Monday, October 02, 2006

Naughty but nice

Shortbus begin exhilaratingly. A gorgeous diorama of New York City is unveiled. The nimble camera of cinematic Frank G. Demark glides up and around its talkie avenues, then pops in and out of windows, alighting on couples engaged in various forms of afternoon delight. Overlooking ground zero, a dominatrix cracks the whip over her "trust-fund baby" client. ("If you could be a superhero, what kind of superpower would you have?" he asks. "The power to make you more interesting," she responds. Crack!) A young gay man idly takes pictures of himself, then indulges in an impressive act of "self help" before his lover arrives to lend a hand, while a voyeur watches intently from a neighboring window. A sex therapist (played by Canadian TV personality Soon-Yik Lee, pictured) makes athletic but underwhelming whoopee with her husband, her only partner--to date.

The second film from Hedwig and the Angry Inch creator John Cameron Mitchell, Shortbus (opening Oct. 4, from ThinkFilm) is sweet and silly. The therapist, Sofia, confides in the gay couple, who have come to her for treatment, that she has never reached orgasm. (This after slapping them around. Sofia evidently trained at the same institute where Genevieve Bujold's frustrated radio shrink Nancy Love, in Alan Rudolph's Choose Me, got her degree. The films share a slightly similar vibe.) They recommend she joins them at a "shortbus," a polysexual party where anything goes, and where all the film's characters converge, intersect, and break apart, forming new relationships and/or reenergizing the existing ones.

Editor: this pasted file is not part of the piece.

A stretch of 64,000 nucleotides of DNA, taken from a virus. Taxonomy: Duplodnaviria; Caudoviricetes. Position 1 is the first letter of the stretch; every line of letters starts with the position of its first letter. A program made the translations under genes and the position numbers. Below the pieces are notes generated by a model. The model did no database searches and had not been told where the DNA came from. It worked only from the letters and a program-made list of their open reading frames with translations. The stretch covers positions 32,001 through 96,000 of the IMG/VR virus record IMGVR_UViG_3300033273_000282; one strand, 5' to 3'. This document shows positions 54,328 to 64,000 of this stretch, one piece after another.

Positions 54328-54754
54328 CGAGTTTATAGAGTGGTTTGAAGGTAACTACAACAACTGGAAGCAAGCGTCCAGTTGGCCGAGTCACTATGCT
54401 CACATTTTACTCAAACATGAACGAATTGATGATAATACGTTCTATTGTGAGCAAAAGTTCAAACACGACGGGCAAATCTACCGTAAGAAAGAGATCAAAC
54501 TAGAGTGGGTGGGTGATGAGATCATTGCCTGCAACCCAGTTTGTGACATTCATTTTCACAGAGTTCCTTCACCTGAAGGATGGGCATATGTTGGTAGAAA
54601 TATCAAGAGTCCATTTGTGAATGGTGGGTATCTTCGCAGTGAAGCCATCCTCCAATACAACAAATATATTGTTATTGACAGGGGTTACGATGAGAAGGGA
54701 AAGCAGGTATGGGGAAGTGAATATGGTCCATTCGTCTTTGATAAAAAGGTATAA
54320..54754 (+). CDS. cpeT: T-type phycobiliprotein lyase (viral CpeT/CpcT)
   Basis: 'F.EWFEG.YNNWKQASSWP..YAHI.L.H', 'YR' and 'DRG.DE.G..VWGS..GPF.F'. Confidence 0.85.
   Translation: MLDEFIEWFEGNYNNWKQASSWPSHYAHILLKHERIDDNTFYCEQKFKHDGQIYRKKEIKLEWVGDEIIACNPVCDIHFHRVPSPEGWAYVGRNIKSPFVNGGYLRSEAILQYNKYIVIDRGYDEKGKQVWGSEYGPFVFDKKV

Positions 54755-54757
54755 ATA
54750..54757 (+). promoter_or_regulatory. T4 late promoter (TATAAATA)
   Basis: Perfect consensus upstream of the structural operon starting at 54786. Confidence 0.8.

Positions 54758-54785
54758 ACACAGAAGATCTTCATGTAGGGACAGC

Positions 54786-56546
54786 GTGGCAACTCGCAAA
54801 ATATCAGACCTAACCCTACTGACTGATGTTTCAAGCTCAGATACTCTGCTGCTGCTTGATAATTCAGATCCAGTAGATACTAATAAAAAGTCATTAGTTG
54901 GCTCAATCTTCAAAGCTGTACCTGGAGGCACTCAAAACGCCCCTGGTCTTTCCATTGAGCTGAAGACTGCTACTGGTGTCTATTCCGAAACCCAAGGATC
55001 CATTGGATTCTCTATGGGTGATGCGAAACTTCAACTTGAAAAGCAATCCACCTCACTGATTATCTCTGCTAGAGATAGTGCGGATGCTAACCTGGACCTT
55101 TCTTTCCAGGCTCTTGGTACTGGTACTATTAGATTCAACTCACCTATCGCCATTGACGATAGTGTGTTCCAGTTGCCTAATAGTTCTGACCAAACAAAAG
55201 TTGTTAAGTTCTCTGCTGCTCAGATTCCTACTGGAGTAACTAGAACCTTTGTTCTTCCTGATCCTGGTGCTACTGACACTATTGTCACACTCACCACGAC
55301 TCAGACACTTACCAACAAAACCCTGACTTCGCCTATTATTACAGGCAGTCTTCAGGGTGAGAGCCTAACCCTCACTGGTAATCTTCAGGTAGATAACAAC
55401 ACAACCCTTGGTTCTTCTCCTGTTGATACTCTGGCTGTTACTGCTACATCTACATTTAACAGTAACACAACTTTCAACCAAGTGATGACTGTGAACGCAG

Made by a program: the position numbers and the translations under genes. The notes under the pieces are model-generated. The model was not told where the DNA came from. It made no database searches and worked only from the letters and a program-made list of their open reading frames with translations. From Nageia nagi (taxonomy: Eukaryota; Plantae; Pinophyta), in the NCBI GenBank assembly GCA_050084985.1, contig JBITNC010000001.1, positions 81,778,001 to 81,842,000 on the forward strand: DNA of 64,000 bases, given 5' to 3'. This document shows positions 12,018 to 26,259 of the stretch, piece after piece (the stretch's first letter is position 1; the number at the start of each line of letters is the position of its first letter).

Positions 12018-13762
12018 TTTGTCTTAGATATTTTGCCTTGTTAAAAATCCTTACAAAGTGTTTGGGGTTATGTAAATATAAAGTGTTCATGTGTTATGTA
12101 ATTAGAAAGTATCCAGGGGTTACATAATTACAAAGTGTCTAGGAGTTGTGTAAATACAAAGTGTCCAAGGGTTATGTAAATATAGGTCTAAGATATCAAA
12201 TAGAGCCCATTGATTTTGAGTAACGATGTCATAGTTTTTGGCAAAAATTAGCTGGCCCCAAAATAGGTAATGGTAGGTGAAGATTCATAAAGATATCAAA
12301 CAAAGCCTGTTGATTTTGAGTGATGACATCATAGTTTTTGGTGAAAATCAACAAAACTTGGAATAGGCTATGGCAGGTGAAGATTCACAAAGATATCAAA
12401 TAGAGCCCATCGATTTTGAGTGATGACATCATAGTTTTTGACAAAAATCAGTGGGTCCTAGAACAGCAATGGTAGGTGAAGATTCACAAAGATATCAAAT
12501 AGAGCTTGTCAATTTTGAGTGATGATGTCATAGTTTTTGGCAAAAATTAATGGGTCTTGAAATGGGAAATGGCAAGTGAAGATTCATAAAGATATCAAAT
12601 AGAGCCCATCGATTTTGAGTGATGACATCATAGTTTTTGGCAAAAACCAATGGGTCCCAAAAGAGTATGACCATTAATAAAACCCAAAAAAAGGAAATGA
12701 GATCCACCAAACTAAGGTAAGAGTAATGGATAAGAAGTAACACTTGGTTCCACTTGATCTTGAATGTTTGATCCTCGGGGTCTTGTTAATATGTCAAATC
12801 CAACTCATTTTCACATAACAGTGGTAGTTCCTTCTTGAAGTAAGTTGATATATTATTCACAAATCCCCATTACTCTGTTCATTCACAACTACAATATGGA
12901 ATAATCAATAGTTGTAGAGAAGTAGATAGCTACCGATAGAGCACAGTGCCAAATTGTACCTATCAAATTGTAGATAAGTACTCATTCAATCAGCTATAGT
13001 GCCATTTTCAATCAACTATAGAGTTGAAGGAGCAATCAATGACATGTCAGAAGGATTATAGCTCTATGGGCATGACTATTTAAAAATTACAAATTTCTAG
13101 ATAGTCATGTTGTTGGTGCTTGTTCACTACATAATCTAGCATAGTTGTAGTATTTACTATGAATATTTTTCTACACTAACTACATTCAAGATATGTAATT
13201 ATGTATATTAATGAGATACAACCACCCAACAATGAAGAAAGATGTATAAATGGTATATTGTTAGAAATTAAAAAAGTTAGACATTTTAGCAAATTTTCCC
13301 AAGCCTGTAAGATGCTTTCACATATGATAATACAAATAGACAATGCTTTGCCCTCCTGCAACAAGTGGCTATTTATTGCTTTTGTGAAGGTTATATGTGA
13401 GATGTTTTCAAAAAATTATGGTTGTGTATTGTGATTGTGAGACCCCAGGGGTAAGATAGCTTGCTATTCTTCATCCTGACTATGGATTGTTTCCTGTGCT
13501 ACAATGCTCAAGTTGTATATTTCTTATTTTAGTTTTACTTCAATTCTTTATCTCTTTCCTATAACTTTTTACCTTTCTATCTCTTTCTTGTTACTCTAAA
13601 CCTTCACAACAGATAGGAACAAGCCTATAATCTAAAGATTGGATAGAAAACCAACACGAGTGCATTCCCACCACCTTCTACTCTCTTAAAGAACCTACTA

The converging, intersection, and breaking apart is quite literal. As we saw in the opening sequence, which climaxes rather than concludes, nothing if left to the imagination in this unrated film. Mitchell's simple, but radical, idea, is to reclaim pleasure from pornography. The sex, which in most porn looks like pile-driving, is humanized here, even at its most unconventional (a gay threesome whose participants simultaneously start singing "The Star-Spangled Banner" is funny, rather than tasteless, or heavily ironic). There are "money shots" but the camera is largely positioned at a curious, let's-see-what-we-have-here middle distance. The mostly non-professional actors (with a smattering of downtown types, like ringmaster Justin Bond, among them), who helped Mitchell devise the script, are never violated for our jollies. Provided you can handle sex scenes that may veer from your comfort zone, Shortbus is an upbeat and disarming experience, with another langorous Yo La Tengo score to accompany a utopian vision far different than the one depicted in Old Joy.

Shortbus is also a thoroughly enjoyable Manhattan movie, moving from its allusion to 9/11 to the peace and quiet of the 2003 blackout, a bliss-out that settles over the film. I left satisfied.

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